Letters To The Editor

“There is only one corner of the universe you can be certain of improving, and that's your own self.” – Aldous Huxley

Women in forces

For some decades now, armies have gradually become more receptive to the recruitment of women. The processes are highly varied, with the proportion of women employed in the armed forces progressing at a different pace depending both on the country and on the branch of the forces. It has to be said, however, women are still very much in the minority in the military. Women who join the armed forces are faced with an environment designed by and for men. Although, the number of women recruited to the armed forces has increased in many countries, the military environment has not always adjusted to this state of affairs. Women in the military face many forms of discrimination, whether for example in access to the most senior positions or to combat occupations. Sexual harassment and sexual assaults against them are also a major problem. There is no international legal instrument which deals specifically with the rights of female military staff. The Pakistan Army has 560,000 troops, says the International Institute for Strategic Studies (IISS). This is out of a total active military of 653,800 personnel. The Express Tribune reported only 4,000 women in Pakistan’s armed forces in 2013. Recruits were reportedly mostly consigned to medical work and desk jobs, as women are banned from ground combat in our country. By extrapolation, there are only around 3,400 women serving in the Pakistani Army. The situation of women in the armed forces, good practices and recommendations on equal access by women to the armed forces and equal rights for serving female personnel are some things to be looked upon. I also wish to give greater visibility to the problem of harassment and violence against women in the military in the hope that this may encourage victims or witnesses to report offences and in this way obtain justice.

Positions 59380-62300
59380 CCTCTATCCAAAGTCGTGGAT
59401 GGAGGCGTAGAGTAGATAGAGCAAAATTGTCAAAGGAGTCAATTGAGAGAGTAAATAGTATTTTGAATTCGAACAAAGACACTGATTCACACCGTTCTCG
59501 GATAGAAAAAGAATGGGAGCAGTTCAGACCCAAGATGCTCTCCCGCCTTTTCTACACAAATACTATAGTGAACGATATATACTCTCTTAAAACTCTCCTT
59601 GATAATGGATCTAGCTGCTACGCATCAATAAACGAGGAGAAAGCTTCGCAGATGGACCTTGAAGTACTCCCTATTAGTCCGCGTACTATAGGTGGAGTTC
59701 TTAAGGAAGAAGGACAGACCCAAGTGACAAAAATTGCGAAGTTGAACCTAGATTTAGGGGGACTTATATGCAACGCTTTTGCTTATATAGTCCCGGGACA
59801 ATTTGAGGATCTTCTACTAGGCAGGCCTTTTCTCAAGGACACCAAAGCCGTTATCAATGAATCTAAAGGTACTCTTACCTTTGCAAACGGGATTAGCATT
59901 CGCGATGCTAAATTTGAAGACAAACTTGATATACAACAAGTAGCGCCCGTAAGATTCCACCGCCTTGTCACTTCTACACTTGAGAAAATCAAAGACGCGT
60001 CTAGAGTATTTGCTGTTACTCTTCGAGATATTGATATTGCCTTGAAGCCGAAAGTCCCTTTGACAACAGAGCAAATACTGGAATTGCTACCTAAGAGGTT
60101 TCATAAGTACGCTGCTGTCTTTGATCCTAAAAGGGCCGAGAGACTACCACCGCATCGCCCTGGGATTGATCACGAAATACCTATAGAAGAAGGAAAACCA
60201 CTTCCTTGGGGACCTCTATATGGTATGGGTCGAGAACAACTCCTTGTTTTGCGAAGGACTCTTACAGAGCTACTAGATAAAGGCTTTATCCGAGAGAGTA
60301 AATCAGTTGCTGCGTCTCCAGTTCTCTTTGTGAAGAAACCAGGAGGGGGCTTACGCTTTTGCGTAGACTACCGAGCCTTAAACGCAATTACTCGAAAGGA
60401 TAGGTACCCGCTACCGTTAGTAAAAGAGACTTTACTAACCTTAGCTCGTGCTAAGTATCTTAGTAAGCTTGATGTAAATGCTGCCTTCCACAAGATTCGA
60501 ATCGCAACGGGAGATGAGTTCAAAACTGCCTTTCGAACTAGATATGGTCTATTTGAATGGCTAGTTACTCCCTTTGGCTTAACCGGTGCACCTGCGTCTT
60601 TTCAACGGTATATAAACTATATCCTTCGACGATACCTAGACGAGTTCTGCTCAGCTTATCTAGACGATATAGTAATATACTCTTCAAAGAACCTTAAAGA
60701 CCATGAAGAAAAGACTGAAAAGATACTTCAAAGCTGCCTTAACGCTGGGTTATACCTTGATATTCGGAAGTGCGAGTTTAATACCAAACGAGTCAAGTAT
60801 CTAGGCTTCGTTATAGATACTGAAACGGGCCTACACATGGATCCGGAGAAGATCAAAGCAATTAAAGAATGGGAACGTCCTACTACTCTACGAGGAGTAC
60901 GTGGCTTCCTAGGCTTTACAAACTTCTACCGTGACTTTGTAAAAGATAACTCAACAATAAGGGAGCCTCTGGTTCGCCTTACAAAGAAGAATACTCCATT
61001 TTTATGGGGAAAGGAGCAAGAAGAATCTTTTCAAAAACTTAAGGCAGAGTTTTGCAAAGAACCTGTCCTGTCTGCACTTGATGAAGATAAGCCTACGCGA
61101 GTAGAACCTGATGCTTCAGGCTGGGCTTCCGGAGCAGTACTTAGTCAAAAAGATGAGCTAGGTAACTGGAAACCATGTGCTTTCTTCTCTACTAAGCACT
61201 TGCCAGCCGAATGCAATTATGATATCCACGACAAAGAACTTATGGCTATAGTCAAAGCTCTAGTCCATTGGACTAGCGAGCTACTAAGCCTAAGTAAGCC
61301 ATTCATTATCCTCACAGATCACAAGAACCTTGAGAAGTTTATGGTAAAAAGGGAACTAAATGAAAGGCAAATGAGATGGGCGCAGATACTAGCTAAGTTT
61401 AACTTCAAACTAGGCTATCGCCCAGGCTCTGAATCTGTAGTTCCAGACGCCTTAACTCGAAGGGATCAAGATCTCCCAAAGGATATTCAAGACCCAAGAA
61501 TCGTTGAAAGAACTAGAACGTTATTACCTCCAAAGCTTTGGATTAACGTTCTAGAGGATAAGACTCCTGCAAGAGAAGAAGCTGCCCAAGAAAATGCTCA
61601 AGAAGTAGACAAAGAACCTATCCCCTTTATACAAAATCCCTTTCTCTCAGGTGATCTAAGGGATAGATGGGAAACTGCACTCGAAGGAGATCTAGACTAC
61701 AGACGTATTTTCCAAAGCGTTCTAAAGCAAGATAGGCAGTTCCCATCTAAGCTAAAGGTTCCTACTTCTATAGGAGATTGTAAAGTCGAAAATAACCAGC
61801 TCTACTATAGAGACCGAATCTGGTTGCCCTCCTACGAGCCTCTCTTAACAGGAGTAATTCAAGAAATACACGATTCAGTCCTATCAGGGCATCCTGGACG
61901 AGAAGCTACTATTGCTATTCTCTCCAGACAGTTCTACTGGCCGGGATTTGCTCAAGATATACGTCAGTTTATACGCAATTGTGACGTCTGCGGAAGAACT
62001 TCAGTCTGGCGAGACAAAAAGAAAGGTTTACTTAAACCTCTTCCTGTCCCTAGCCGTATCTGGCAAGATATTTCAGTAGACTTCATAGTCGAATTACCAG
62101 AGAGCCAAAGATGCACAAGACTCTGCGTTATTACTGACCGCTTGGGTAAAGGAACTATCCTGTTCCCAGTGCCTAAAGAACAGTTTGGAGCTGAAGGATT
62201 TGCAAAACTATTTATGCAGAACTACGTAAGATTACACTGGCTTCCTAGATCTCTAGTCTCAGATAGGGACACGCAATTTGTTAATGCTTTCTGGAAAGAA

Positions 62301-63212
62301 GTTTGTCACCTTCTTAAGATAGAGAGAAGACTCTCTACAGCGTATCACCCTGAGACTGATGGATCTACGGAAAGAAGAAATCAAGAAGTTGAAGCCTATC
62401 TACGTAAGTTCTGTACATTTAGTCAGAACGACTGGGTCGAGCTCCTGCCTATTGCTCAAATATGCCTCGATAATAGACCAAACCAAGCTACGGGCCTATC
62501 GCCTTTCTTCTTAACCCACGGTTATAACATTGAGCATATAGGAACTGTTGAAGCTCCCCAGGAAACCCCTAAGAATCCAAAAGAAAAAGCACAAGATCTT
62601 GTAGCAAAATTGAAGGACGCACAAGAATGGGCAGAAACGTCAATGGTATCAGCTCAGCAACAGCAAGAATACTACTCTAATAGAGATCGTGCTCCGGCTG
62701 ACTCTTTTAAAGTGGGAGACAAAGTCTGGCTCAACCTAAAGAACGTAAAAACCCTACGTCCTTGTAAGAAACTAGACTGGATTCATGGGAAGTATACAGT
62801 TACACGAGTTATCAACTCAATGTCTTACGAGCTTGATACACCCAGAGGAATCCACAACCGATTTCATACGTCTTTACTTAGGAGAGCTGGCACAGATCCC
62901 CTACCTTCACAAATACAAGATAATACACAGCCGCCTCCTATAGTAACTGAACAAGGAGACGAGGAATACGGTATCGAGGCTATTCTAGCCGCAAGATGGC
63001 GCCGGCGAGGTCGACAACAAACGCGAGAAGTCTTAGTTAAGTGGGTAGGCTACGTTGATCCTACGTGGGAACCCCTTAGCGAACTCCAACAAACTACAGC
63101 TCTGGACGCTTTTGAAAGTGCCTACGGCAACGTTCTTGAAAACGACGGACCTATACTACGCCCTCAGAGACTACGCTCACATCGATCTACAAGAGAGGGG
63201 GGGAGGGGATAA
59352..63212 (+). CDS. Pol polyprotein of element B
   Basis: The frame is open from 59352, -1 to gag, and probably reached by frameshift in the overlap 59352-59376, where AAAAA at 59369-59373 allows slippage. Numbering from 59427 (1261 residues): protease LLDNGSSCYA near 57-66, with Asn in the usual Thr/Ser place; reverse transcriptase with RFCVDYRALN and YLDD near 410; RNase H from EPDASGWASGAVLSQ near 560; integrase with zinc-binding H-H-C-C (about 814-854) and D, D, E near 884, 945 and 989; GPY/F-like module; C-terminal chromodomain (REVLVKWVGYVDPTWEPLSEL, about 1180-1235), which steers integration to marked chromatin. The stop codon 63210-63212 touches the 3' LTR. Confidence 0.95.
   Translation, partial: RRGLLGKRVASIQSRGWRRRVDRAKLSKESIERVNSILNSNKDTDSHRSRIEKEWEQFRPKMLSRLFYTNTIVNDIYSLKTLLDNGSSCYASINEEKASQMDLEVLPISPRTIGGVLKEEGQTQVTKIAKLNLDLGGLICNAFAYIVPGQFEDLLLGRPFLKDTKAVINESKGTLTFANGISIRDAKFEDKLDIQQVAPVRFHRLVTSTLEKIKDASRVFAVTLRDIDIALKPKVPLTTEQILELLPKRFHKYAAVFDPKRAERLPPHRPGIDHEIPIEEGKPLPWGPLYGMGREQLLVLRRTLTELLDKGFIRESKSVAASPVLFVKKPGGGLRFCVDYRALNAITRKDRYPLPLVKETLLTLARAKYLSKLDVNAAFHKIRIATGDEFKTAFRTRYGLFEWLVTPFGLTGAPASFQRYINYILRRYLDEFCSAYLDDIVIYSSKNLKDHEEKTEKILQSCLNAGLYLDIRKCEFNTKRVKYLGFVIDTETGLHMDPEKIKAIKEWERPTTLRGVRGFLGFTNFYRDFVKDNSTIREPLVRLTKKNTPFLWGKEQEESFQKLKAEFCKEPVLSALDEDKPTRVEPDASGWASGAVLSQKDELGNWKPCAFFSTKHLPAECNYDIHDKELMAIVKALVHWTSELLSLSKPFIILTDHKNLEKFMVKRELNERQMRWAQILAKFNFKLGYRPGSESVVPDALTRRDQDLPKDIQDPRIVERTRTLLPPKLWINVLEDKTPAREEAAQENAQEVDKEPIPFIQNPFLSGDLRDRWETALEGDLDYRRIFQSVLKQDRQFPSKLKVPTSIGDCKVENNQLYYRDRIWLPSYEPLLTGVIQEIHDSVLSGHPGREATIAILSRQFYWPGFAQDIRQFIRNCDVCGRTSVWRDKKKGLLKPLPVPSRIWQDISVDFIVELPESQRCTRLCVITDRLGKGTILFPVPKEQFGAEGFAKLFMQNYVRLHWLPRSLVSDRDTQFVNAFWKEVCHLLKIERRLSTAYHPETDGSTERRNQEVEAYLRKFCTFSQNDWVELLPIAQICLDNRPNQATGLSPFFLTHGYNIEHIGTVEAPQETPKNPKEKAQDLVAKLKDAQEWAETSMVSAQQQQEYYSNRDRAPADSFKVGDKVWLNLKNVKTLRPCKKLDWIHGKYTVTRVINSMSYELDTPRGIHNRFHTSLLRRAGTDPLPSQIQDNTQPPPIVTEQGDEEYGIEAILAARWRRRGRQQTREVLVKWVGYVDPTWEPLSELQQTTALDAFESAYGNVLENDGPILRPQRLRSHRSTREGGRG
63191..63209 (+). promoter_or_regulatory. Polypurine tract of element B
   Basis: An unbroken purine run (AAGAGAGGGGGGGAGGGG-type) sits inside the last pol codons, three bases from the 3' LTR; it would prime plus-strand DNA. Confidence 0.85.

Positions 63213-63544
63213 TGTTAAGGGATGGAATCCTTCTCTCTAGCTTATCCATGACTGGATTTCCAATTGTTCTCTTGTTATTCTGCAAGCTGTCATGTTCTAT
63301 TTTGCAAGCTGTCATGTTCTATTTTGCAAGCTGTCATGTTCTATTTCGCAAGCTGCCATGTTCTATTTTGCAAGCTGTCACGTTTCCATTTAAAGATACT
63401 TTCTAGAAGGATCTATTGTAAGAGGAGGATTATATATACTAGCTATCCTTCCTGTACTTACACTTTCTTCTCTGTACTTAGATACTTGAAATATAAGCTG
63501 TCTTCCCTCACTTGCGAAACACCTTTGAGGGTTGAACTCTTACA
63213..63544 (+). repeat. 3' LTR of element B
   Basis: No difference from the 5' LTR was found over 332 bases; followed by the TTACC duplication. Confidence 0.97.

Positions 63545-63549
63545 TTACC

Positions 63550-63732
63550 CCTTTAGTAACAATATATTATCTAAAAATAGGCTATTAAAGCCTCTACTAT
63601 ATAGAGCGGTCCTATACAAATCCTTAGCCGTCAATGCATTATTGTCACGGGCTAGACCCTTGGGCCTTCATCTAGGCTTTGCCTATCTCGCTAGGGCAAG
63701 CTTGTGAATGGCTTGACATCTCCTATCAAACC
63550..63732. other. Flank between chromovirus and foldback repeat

Sehrish Khan,

Electricity breakdowns

Many people in Pakistan go hours on end without any electricity and this situation does not seem to improve, despite many government changes. Even now, the power can go at any time, without any warnings, and if you do not have a UPS or a generator, then you are doomed to wait for a long time before you can even turn on a fan, which in the current climate, is akin to torture. While the elites stay in power, there seems to be no possible solution to this crisis, as power outages are an issue for the disenfranchised and the forgotten poor population of the country. However, instead of providing people with the relief that they so obviously crave, after years suffering through these terrible conditions, the government and private institutions keep announcing a hike in prices. It seems as power outages grow longer, so does the electricity bills. Last week, several parts of Karachi plunged into darkness as the citizens of the port city grappled with heatwaves and constant load shedding. However, the Power Division confirmed that the transmission lines supplying power to Karachi have been fixed and the load is being increased gradually. That being said, the breakdowns are unforeseen situations beyond our control and the sudden power cuts often cause great disturbance in the everyday life of citizens. So, before a blackout in the network it is good to be prepared since it can take us unexpectedly. First thing to do is to have a small anti-blackout kit with flashlights and spare batteries, as well as candles, matches and lighters. Second, do not open the refrigerator or freezer so that they do not lose the cold and prevent food deterioration. Third, disconnect any appliance that remained on, such as the oven, microwave or iron, as continuous power cuts often damage the appliances.

Hina Tariq,